The severity of the nurses’ psychological distress (determined by analyzing their depression, anxiety, and stress, respectively) was calculated by summing the scores for the relevant items. Scores were then categorized as “normal,” “mild,” “moderate,” “severe,” or “extremely severe,” respectively. Based on this questionnaire-scoring system, 57 (43.8%) of the participants had a moderate level of depression, 96 (73.8%) had extremely severe anxiety, and 59 (45.4%) had a severe level of stress. The sample’s overall mean score for the FCV-19S was 24.34 ± 13.43 (minimum = 11.0, maximum = 33.0); this was higher than the middle level, indicating a prominent fear of the COVID-19 pandemic. The mean DASS score was 71.16 ± 13.42 (minimum = 42.0, maximum = 93.0) (Table 2).

3.3. Correlations between the Scores for the Fear of COVID-19 Scale and the Depression, Anxiety, and Stress Scale

Pearson product-moment correlation was used to identify the association between psychological distress and fear of COVID-19. A statistically significant positive correlation between DASS score and FCV-19 score was consequently found (r = .675, N = 130, p < .001).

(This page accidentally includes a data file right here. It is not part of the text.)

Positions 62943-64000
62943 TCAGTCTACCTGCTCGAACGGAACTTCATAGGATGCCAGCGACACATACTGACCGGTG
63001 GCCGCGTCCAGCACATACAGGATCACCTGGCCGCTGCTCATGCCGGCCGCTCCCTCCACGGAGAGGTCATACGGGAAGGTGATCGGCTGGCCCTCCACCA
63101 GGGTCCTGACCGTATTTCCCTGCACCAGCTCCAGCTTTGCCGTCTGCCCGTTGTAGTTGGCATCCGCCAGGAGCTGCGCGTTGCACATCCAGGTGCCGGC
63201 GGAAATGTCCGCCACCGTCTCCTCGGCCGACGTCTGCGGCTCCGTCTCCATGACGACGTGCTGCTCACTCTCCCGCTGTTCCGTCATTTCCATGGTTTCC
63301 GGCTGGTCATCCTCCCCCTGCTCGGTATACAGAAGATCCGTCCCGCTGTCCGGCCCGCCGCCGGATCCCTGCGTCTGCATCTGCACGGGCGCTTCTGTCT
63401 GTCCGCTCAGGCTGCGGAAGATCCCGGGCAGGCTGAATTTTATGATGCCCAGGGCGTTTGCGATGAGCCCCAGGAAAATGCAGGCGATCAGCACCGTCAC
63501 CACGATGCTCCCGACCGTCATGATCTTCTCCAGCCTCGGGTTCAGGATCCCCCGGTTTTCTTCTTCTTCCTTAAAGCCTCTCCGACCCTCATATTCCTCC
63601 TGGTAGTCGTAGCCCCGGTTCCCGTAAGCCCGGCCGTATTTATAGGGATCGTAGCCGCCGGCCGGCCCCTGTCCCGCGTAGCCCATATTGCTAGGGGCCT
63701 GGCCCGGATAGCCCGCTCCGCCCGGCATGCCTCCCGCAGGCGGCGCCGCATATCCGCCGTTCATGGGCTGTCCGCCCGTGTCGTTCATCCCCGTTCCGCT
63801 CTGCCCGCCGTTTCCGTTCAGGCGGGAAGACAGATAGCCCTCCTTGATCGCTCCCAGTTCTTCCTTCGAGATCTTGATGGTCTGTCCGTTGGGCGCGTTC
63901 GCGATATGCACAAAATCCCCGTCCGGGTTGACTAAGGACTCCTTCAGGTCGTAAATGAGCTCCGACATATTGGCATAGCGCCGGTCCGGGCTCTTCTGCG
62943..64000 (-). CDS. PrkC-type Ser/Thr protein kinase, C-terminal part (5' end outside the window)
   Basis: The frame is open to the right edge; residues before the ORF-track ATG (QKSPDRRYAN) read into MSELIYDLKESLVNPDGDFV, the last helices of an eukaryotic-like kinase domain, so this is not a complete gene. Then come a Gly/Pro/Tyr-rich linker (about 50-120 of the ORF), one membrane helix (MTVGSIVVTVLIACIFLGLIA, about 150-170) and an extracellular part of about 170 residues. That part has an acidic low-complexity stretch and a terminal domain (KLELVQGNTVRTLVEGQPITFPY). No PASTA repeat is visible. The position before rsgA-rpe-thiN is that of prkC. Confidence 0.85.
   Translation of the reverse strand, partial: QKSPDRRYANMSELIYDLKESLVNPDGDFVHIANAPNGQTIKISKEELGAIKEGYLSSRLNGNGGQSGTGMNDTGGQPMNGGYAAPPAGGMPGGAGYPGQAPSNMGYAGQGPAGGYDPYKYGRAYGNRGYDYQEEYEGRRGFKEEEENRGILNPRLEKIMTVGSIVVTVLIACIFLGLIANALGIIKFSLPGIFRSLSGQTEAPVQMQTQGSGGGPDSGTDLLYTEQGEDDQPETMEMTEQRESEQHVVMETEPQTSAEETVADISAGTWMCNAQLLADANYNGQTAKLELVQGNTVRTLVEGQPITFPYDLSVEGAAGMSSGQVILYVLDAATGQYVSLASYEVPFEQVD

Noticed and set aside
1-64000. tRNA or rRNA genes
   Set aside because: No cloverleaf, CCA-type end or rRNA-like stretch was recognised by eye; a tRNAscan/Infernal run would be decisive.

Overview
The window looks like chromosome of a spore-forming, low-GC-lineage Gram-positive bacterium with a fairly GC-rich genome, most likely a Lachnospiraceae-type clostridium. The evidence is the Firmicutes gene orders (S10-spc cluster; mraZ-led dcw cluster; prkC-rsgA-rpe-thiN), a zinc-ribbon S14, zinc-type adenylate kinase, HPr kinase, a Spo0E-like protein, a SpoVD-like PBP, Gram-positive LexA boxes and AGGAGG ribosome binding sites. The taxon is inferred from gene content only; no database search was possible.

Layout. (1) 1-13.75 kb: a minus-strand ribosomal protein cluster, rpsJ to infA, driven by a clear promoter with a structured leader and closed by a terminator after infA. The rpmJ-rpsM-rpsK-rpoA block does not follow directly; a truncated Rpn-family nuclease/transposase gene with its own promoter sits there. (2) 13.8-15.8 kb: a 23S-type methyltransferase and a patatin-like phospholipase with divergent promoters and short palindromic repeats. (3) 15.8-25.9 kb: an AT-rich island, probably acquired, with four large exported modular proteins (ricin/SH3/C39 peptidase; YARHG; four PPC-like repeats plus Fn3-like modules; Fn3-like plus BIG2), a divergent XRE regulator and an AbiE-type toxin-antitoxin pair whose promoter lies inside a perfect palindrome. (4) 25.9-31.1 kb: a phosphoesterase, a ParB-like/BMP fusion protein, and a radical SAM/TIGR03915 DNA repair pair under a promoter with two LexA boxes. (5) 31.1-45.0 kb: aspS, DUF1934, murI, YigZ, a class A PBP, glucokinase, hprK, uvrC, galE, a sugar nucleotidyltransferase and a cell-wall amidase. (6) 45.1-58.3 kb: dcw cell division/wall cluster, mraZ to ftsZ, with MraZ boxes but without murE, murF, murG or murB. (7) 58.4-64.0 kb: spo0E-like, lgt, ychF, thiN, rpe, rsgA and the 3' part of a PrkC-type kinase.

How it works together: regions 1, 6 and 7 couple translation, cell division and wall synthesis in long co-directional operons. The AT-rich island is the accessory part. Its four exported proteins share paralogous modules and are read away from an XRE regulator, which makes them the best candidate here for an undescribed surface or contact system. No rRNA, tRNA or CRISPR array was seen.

3.4. Association of Psychological Distress and fear of COVID-19 with Sociodemographic Characteristics and COVID-19-Related Variables

Spearman rho correlation was used to evaluate the relationship among anxiety, fear, and sociodemographic factors. The analysis revealed statistically significant relationships in regard to the number of hours spent at work during the pandemic; specifically, moderate positive correlations with both anxiety (r = .558, N = 130, p < 0.001) and fear (r = .521, N = 130, p < .001) were found.

Table 3 shows the results of independent samples t-tests used to measure the differences in mean scores for the DASS and FCV-19S across sociodemographic factors.

Table 2.
Participants’ level of fear of COVID-19 and psychological distress, and distribution of the DASS and FCV-19S scores.
Variables Number (%)/M ± SD
DASS severity
Moderate level of depression 57 (43.8%)
Extremely severe level of anxiety 96 (73.8%)
Severe level of stress 59 (45.4%)
Level of fear of COVID-19 and psychological distress
FCV-19S 24.34 ± 13.43
DASS 71.16 ± 13.42
COVID-19: Coronavirus disease 2019; DASS: Depression, Anxiety, and Stress Scales; FCV-19S: Fear of COVID-19 Scale.
Table 3.
Results of independent t-tests of psychological distress, fear of COVID-19, and sociodemographic characteristics.
- DASS FCV-19S